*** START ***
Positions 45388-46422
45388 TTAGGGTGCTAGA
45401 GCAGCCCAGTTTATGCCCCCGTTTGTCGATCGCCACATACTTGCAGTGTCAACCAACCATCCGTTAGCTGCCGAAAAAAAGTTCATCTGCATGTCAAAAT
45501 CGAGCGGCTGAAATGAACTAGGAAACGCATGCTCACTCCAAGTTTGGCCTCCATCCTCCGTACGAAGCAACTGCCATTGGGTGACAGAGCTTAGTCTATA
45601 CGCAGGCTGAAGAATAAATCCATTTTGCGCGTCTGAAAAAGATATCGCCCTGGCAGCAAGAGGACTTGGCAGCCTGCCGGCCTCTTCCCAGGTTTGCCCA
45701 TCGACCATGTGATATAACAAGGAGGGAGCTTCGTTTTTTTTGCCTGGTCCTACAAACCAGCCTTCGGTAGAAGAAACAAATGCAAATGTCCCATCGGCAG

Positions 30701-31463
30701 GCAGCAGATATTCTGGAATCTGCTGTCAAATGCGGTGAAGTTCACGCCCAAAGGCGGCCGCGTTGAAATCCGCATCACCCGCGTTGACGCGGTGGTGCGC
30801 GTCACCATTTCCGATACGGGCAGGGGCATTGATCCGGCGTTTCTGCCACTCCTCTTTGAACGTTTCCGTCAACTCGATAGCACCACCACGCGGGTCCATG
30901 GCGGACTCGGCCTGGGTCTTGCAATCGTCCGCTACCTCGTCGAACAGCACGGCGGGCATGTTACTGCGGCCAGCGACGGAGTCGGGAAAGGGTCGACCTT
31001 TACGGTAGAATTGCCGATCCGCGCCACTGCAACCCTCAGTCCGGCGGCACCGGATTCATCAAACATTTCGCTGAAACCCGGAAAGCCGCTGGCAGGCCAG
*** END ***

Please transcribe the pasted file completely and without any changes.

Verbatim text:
Positions 45388-46422
45388 TTAGGGTGCTAGA
45401 GCAGCCCAGTTTATGCCCCCGTTTGTCGATCGCCACATACTTGCAGTGTCAACCAACCATCCGTTAGCTGCCGAAAAAAAGTTCATCTGCATGTCAAAAT
45501 CGAGCGGCTGAAATGAACTAGGAAACGCATGCTCACTCCAAGTTTGGCCTCCATCCTCCGTACGAAGCAACTGCCATTGGGTGACAGAGCTTAGTCTATA
45601 CGCAGGCTGAAGAATAAATCCATTTTGCGCGTCTGAAAAAGATATCGCCCTGGCAGCAAGAGGACTTGGCAGCCTGCCGGCCTCTTCCCAGGTTTGCCCA
45701 TCGACCATGTGATATAACAAGGAGGGAGCTTCGTTTTTTTTGCCTGGTCCTACAAACCAGCCTTCGGTAGAAGAAACAAATGCAAATGTCCCATCGGCAG

Positions 30701-31463
30701 GCAGCAGATATTCTGGAATCTGCTGTCAAATGCGGTGAAGTTCACGCCCAAAGGCGGCCGCGTTGAAATCCGCATCACCCGCGTTGACGCGGTGGTGCGC
30801 GTCACCATTTCCGATACGGGCAGGGGCATTGATCCGGCGTTTCTGCCACTCCTCTTTGAACGTTTCCGTCAACTCGATAGCACCACCACGCGGGTCCATG
30901 GCGGACTCGGCCTGGGTCTTGCAATCGTCCGCTACCTCGTCGAACAGCACGGCGGGCATGTTACTGCGGCCAGCGACGGAGTCGGGAAAGGGTCGACCTT
31001 TACGGTAGAATTGCCGATCCGCGCCACTGCAACCCTCAGTCCGGCGGCACCGGATTCATCAAACATTTCGCTGAAACCCGGAAAGCCGCTGGCAGGCCAG